Of the several feature documentaries that have been shortlisted for the 2013 Academy Awards, ‘Chasing Ice‘ (2012) is considered a frontrunner in the Oscar race. To share some thoughts after the completion and making it onto the 2013 Academy Awards shortlist for best documentary is one of the producers, Paula Dupré Pesmen, who also produced the multi-awarded and 2010 Oscar winner, ‘The Cove’ (2009). While preparing for film festivals and promotional events, she answered a few questions.
Q: How did you come across this project?
PDP: My oldest son Josh went to pre-school with James’ daughter. I was friends with James and his wife Suzanne. James and I had a coffee and he told me about his work and Jeff showed me some footage. I was onboard from that moment.
Q: When you first started this project, did you have any idea that it would come so far?
PDP: My hope has always been for ‘Chasing Ice’ to be seen by as many people as possible. The visual evidence of climate change in James Balog’s work has the ability to transcend the sense of urgency this issue needs.
Q: What motivated you to keep at it over the years?
PDP: My part as a producer on this film was for my two sons. I am beyond grateful that I had the opportunity to work on this project and believe that James’ work has the potential to engage people all over the world to get involved in this issue.
Q: When you got the news of being shortlisted for the 2013 Oscars, what was your initial reaction?
PDP: When I got a message on my phone that the film was on the short list, I cried. I was so pleased that the Academy Members chose the film, bringing more attention to this crucial issue.
Q: What part of the documentary is the most emotional for you to watch?
PDP: I still find myself emotional when I see the large calving (breaking) of a glacier into the sea. The whole calving was 75 minutes long in real-time and was the size of the lower tip of Manhattan. When I watched it for the first time with my son in Sundance, he looked up at me and said, “Mom, I get it.” I’ll never forget that.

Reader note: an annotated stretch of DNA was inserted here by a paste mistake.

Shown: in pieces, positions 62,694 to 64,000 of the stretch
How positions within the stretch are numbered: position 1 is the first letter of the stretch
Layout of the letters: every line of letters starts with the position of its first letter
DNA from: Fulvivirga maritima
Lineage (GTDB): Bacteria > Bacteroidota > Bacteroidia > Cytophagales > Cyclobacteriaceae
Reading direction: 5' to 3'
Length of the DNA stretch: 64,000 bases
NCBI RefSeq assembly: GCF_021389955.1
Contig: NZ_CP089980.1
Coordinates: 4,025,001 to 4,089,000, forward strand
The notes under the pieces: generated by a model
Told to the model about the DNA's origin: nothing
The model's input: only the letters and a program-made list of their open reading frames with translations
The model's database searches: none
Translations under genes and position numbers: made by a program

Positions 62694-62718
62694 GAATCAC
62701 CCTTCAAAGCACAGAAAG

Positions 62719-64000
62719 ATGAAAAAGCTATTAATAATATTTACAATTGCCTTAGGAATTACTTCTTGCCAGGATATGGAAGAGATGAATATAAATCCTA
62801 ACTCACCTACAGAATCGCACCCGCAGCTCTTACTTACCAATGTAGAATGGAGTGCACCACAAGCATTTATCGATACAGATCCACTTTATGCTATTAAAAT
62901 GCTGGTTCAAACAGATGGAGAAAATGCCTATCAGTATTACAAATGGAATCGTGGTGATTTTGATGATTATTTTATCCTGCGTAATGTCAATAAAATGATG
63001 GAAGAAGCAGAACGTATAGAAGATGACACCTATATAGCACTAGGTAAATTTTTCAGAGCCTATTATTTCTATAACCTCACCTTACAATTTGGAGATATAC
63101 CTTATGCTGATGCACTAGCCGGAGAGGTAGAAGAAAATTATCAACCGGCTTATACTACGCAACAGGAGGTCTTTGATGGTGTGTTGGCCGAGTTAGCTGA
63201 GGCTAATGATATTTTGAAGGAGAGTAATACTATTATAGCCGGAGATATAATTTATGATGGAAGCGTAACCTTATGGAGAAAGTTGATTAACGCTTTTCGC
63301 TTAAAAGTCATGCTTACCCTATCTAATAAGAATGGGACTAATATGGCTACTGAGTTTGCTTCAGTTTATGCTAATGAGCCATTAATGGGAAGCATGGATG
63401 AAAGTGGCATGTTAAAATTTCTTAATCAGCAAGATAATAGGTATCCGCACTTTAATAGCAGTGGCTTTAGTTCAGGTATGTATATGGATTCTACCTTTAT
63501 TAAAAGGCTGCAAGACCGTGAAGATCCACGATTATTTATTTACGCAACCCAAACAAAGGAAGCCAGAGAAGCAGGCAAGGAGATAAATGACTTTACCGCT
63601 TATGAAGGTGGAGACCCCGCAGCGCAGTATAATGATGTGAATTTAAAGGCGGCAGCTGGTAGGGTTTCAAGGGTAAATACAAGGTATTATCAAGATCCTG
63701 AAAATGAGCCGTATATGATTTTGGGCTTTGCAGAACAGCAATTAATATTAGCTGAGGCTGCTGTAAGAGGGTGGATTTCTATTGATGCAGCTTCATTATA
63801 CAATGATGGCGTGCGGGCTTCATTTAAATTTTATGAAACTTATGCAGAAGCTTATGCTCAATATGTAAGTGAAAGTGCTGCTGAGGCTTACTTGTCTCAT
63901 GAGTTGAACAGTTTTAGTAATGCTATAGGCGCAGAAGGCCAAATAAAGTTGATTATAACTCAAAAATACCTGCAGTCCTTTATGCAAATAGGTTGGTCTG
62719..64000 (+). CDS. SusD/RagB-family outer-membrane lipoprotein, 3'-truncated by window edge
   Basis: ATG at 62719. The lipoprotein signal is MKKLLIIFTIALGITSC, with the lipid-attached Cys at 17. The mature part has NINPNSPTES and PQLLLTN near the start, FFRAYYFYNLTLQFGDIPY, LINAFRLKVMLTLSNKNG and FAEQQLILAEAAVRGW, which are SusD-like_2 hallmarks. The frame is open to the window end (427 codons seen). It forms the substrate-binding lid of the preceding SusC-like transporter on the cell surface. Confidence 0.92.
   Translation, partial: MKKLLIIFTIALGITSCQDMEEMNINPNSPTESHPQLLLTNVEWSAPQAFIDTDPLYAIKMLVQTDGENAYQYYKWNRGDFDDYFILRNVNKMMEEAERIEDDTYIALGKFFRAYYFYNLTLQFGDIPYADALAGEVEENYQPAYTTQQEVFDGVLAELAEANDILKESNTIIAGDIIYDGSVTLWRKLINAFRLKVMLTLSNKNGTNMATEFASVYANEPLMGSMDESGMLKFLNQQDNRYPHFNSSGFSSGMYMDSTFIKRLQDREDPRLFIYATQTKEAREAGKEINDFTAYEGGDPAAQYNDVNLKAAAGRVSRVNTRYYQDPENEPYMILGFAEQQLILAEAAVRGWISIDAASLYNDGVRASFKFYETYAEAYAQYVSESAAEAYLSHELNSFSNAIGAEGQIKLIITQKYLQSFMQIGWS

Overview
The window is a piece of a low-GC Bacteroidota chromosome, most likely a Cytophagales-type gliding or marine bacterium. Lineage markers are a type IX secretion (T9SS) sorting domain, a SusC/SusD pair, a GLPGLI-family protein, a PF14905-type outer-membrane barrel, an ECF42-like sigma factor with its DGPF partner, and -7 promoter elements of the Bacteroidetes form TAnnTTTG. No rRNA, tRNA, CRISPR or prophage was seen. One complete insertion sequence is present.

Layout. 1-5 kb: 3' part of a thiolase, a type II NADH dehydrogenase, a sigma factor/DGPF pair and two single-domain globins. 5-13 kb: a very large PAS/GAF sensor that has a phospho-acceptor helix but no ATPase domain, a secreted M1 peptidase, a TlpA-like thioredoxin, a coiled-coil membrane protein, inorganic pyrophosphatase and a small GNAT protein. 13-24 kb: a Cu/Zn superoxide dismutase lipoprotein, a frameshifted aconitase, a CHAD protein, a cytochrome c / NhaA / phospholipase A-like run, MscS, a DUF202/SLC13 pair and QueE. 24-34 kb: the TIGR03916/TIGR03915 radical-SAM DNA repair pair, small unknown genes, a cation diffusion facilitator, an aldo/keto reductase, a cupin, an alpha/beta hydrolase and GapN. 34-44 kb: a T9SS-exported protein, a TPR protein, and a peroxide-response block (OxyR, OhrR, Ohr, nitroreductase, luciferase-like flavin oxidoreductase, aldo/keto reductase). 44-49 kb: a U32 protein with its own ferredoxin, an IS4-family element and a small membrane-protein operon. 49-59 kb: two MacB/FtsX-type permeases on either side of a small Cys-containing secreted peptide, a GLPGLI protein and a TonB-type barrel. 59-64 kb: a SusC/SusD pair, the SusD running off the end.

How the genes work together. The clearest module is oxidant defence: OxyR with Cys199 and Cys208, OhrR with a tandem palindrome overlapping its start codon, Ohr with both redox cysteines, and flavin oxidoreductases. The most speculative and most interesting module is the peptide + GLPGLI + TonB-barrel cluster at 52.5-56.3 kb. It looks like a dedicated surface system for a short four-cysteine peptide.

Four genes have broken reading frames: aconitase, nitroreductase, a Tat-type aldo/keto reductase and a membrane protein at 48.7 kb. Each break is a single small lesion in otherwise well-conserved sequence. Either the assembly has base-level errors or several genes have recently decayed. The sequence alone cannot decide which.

Q: From a producer stand point, how has this experience been, over all?
PDP: Helping produce this film has been a wonderful experience. Director Jeff Orlowsk has been a joy and is talented and smart. Our whole team including Producer Jerry Aronson, Composer Josh Ralph, Editor Davis Coombe, Writer Mark Monroe and others are all passionate about this project and everyone has given so much of their time to bring the work of James Balog to audiences.
Q: Do you have anything next in line, in development?
PDP: I’m currently producing a documentary called ‘Keep On Keepin’ On‘ with Quincy Jones (Executive Producer) who was the first student of jazz legend Clark Terry. The film follows Clark Terry with his last student, Justin Kauflin, who is an incredible blind jazz pianist.
Q: What lasting impression do you wish to impart to the viewers?
PDP: Climate change is one of the most important issues of our time and effects every human being. We all need to understand the urgency of getting involved in this issue. Seeing what is happening through James Balog’s work helps people get their head around what climate change means and why we must do better.
Patient, straight forward, and passionate are three, of many, words that describe Pesmen. Quick to answer with humble comments about herself, it’s no wonder the air around the people involved with ‘Chasing Ice’ are so friendly and encouraging. A beautiful depiction of terrifying truth, if you have not seen ‘Chasing Ice‘, please go watch it at your nearest movie theater. For more information about the documentary or a listing of theaters showing ‘Chasing Ice‘, please visit their official website.
Tags: Best Documentary, chasing ice, Interview, James Balog, producer